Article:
The iPhone is the information appliance that Raskin imagined at the end of his life: A morphing machine that could do any task using any specialized interface. Every time you launch an app, the machine transforms into a new device, showing a graphical representation of its interface. There are specialized buttons for taking pictures, and gestures to navigate through them. Want to change a song? Just click the “next” button. There are keys to press phone numbers, and software keyboards to type short messages, chat, email or tweet. The iPhone could take all these personalities, and be successful in all of them.
When it came out, people instantly got this concept. Clicking icons transformed their new gadget into a dozen different gadgets. Then, when the app store appeared, their device was able to morph into an unlimited number of devices, each serving one task.
In this new computing world there were no files or folders, either. Everything was database-driven. The information was there, in the device, or out there, floating in the cloud. You could access it all through all these virtual gadgets, at all times, because the iPhone is always connected.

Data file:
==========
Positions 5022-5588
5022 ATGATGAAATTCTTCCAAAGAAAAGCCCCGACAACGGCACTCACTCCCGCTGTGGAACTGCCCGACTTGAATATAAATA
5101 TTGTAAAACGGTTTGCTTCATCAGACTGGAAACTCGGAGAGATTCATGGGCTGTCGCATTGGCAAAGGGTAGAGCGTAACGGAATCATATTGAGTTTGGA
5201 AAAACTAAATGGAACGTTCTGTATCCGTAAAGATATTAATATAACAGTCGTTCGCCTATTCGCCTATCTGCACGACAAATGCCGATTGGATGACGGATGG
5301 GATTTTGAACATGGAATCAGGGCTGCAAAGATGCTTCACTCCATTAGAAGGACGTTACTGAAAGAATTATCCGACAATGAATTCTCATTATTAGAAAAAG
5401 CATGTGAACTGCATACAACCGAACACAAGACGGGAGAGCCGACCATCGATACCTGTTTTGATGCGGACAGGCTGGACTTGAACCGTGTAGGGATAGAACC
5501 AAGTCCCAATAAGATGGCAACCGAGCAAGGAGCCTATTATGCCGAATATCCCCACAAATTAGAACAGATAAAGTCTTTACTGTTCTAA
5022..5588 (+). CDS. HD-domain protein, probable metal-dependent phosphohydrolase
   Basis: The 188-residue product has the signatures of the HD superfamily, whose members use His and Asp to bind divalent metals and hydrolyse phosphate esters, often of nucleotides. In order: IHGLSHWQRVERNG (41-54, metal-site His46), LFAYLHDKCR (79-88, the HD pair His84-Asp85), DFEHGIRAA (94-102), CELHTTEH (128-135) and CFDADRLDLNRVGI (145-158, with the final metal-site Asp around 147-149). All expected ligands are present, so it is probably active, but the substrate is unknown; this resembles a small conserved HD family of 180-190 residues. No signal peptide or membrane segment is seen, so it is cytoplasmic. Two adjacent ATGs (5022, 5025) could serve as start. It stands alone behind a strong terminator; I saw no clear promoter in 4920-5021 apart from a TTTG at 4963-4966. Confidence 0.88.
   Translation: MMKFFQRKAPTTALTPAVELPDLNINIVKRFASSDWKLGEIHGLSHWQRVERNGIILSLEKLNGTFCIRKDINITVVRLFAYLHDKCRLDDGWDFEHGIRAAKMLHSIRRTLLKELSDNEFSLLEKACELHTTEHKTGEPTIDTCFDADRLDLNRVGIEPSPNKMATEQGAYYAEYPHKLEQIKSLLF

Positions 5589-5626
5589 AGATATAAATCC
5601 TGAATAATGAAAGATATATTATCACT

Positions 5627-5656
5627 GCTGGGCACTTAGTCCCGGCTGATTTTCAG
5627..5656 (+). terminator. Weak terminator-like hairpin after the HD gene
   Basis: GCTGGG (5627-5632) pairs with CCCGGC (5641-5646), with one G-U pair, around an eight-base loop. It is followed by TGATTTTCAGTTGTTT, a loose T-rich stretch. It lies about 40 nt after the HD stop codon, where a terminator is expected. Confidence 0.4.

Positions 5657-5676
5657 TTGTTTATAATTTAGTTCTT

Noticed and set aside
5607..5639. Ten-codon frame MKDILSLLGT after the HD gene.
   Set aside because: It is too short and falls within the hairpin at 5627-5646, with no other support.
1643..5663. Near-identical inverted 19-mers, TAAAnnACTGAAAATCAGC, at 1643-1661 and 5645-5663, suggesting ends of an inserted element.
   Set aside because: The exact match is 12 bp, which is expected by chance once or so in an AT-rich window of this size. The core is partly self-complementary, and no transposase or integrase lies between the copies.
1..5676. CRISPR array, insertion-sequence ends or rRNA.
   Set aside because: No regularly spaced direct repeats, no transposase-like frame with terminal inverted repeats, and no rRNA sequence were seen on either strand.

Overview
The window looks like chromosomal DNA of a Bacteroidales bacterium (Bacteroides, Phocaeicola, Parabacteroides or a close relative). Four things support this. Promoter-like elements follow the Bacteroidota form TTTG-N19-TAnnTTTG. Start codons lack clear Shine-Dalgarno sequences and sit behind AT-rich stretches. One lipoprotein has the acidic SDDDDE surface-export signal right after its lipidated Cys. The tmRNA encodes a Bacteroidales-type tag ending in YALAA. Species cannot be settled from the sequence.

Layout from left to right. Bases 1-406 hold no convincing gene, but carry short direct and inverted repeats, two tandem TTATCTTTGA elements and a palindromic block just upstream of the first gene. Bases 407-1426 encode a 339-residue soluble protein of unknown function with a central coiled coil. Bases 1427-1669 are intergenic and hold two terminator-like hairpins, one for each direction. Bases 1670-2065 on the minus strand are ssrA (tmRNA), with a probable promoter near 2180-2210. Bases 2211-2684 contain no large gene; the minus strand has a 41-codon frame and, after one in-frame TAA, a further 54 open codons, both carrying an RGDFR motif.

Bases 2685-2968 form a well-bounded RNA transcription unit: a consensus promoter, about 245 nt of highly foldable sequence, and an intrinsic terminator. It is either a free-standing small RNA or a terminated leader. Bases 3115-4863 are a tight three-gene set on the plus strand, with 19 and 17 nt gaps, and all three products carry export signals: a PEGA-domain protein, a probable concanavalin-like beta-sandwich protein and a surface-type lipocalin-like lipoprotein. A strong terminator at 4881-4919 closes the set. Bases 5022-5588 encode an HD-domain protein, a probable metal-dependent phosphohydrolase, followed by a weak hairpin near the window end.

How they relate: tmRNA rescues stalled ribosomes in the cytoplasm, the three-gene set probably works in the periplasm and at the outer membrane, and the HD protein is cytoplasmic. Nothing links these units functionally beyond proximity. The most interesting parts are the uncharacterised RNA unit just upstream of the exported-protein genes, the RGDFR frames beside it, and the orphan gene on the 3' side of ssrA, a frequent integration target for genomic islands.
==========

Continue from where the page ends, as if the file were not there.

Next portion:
Apple’s announcement is scheduled for 27 January 2010, and the world will be watching. Oh, and it does exist, via Cult of Mac:
According to mobile analytics company Flurry, the Apple Tablet isn’t just a very real product, but they’ve detected up to fifty of them floating through Cupertino, running a new version of the iPhone OS numbered 3.2.
The data comes from Flurry’s tracking code, present in some App Store apps. Around 200 of these apps — mostly games — were downloaded onto this mystery device with the “characteristics” of a Tablet, starting in October and picking up in January.
If Flurry’s assessment if correct, it means that the Tablet — or at least Tablet prototype devices — do indeed run iPhone apps natively, without any necessary modifications. The problem is that Flurry doesn’t actually specify what the “characteristics” of a Tablet are, so it’s hard to know for sure that what they are seeing is the Tablet. If their whole theory rests upon seeing a higher resolution device, say, Flurry might just be looking at a prototype iPhone HD… a device that is pretty much a given when Apple refreshes the iPhone line in June, considering the recent strides made in display resolutions by the likes of the HTC Nexus One.
Tablet or no, Apple’s clearly testing out a new version of the iPhone operating system, so that’s something, but only Wednesday will tell exactly which device it’s running on.
Nice buzz from Apple, which actually makes something instead of talking about it.
So it’s simple really. If you make a product that turns the culture upside down, drives stock price and reconfigures other industries, you step to the stage amid a herald of trumpets and perform magic.